The perfect compact digital camera – Sensor Size


This is the second part of the series in finding the perfect compact digital camera.

Sensor size is one of important factors in regards to the image quality your camera can produce. Sensor size determines the quality of the image, your camera produces more than the number of pixels. The bigger, the sensor of the camera is, the better the quality is: Sharpness, detail, colour, the ability to photograph in low light are all affected by the sensor size.

I am waiting for getting access to the cameras to test in real life situations, so I decided to discuss some technical factors in non technical language.

Choosing the right camera is based on many factors and it is important to know which factors count. Sensor size is an important factor, as is lens quality.

Last week, I presented following contenders:

Fixed lens, high end compacts

4/3 Format cameras with interchangeable lenses

Zoom lens cameras with compact size sensors

This week, I will add another contender:

Small Built Camera with APS-C Sized Sensor

I stated last time, that I simply did not like the NEX series cameras. This is not reason enough to exclude it from the selection. These cameras have something unique to them, a big sensor with small camera size and interchangeable lenses. Sony also just announced the Sony NEX-C3 last week, which has some interesting features.


I am a visual person. This comparison helped me to see the difference.

Sensor Size Comparision

I included the sensor of the iPhone for good measure. To get an idea on how big differences are, I compared the different volumes (width x height) with each other. The sensors in the Canon S95, Canon G12 and Nikon P7000 are 2.8 times bigger than the iPhone sensor. The sensors in the Olympus XZ1, Leica D-Lux 5 and the Panasonic LX 5 are 1.12 times bigger than the Canon S95, G12 and Nikon P7000.

The sensors in the 4/3 cameras (Olympus Pen E-PL 2 and 2 and Panasonic GF-2) are 4.6 times bigger than the sensors in the Olympus XZ-1, Leica D-Lux 5 and Panasonic LX5.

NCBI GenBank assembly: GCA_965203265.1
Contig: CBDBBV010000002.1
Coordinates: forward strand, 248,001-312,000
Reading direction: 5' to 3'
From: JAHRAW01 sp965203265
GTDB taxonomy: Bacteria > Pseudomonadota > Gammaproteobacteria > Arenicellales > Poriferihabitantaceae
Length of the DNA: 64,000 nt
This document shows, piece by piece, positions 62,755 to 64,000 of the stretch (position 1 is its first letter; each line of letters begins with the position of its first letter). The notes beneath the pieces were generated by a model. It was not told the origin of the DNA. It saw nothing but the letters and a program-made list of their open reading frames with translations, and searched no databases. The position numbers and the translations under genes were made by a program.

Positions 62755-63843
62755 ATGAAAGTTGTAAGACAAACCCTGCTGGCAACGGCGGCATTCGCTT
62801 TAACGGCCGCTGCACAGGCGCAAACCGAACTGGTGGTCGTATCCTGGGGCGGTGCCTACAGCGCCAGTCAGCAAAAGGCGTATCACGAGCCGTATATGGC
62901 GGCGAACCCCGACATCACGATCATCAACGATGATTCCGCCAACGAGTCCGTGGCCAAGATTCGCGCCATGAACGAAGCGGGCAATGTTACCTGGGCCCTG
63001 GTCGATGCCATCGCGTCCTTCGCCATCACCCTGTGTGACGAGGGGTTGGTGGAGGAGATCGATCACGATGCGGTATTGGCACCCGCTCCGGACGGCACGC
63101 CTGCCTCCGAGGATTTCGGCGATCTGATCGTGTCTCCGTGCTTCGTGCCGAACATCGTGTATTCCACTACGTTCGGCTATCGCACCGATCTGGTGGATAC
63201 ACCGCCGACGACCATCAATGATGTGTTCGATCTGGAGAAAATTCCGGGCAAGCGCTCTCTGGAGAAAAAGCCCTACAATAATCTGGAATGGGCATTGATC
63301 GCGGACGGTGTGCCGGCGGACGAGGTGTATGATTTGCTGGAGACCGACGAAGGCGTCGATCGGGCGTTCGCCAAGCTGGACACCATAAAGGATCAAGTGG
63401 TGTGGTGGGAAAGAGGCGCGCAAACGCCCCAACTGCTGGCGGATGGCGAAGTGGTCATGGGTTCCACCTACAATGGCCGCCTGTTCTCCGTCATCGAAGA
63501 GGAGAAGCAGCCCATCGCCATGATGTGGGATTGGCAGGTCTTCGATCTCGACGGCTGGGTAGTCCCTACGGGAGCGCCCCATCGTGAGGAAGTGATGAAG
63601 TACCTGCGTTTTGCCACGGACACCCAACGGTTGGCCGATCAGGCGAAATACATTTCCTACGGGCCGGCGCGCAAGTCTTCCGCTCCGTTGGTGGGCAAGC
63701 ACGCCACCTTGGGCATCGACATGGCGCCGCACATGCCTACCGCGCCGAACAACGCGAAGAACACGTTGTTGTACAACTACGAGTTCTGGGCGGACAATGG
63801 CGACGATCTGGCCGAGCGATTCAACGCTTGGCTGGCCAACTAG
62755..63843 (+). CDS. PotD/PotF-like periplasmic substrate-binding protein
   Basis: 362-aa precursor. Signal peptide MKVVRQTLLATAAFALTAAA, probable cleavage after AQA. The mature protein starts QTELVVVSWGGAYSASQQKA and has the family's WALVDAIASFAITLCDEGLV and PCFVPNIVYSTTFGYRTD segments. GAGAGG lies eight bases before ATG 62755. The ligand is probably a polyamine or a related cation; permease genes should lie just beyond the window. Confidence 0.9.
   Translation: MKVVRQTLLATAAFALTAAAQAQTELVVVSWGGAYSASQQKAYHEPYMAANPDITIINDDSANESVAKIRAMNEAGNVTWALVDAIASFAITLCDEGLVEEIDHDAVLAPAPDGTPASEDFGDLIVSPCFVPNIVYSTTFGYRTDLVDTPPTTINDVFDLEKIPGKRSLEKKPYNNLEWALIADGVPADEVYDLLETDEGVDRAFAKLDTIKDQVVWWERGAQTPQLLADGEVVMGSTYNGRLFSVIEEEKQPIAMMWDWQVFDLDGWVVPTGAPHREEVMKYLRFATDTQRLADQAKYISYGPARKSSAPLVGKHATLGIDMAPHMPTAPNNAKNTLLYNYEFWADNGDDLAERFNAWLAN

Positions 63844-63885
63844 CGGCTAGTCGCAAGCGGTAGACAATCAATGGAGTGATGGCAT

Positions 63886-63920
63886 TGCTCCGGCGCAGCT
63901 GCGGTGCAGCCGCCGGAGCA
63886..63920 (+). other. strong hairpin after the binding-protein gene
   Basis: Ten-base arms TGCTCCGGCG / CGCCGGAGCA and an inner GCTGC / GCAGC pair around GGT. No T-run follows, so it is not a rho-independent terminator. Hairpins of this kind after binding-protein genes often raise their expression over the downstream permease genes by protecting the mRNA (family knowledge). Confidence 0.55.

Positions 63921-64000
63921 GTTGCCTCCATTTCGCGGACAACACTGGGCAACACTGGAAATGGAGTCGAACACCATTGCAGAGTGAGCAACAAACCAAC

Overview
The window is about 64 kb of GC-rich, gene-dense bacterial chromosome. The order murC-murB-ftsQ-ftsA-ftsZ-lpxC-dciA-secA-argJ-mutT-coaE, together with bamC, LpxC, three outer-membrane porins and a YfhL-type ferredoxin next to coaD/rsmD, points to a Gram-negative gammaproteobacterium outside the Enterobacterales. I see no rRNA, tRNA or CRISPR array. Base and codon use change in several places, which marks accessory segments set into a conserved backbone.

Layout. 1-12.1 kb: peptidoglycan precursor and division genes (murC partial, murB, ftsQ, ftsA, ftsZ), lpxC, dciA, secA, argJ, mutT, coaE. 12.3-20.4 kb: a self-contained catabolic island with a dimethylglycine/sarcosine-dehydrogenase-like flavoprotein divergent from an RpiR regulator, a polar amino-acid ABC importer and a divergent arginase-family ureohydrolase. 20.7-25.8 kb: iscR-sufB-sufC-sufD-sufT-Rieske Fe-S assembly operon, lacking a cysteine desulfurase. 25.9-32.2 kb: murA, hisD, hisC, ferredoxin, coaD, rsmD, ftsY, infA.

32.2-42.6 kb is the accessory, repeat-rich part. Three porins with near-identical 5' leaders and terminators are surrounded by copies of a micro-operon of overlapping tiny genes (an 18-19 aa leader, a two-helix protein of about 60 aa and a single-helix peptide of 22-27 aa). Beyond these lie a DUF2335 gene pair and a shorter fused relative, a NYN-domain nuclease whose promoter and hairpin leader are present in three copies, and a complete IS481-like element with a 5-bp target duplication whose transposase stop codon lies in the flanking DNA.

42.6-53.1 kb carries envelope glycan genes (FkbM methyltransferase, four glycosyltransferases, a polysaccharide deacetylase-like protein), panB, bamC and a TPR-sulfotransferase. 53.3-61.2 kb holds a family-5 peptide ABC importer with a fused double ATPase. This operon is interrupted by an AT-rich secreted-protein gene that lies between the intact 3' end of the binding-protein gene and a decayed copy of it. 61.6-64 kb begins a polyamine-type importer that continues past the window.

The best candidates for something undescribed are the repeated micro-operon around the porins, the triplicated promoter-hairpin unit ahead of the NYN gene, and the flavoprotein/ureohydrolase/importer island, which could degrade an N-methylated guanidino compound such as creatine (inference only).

The sensors in the APS-C sized cameras (Leica X1, Fuji X100 and Sony NEX-C3) are 1.6 times bigger than the 4/3 sized sensors.

The factor between and APS-C sized camera sensor and the sensors of the smaller cameras (Olympus XZ1, Leica D-Lux5, Panasonic LX5) is 8.5! The APS-C sized sensor is 23,9 times bigger than the iPhone’s.

You might understand now, why the quality of the pixel on a small sensor is not as good as the one on a big sensor. This is not the ultimate measure for the quality of a camera. There are other factors, that play into it. A low quality lens paired with a good quality sensor produces only average quality images.

I said it before, I am comparing cameras in different classes, but I want to find the perfect compact digital camera in this price range and camera size.

How do I compare sensor size of these cameras with each other. Obviously, the cameras with the big sensors are better. Another factor, I defined in my mission is the compact size of the cameras.

To rate the cameras, I decided to compare the volume of the sensors (width x height in mm) with the size of the cameras (width x height in mm). I calculated the relationship between sensor size (volume) and camera size (volume). The result is expressed in percent value.

In other words, how much space of the camera does the sensor occupy. How good is the design of the camera to fit a big sensor into a small camera body. Here are the results.

The bigger number is the better result:

  1. Sony NEX-C3: 5.62%
  2. Leica X1: 5.01%
  3. Fuji: X100: 3.93%
  4. Panasonic GF2: 2.94%
  5. Olympus Pen EPL2: 2.68%
  6. Canon S95: 0.74%
  7. Panasonic LX 5: 0.68%
  8. Leica D-Lux 5: 0.67%
  9. Olympus XZ1: 0.65%
  10. Canon G12: 0.51%
  11. Nikon P7000: 0.49%

Today’s winner is the late entry, the Sony NEX-C3

Please note that I updated the 4/3 cameras with the newer models.




Leave a Reply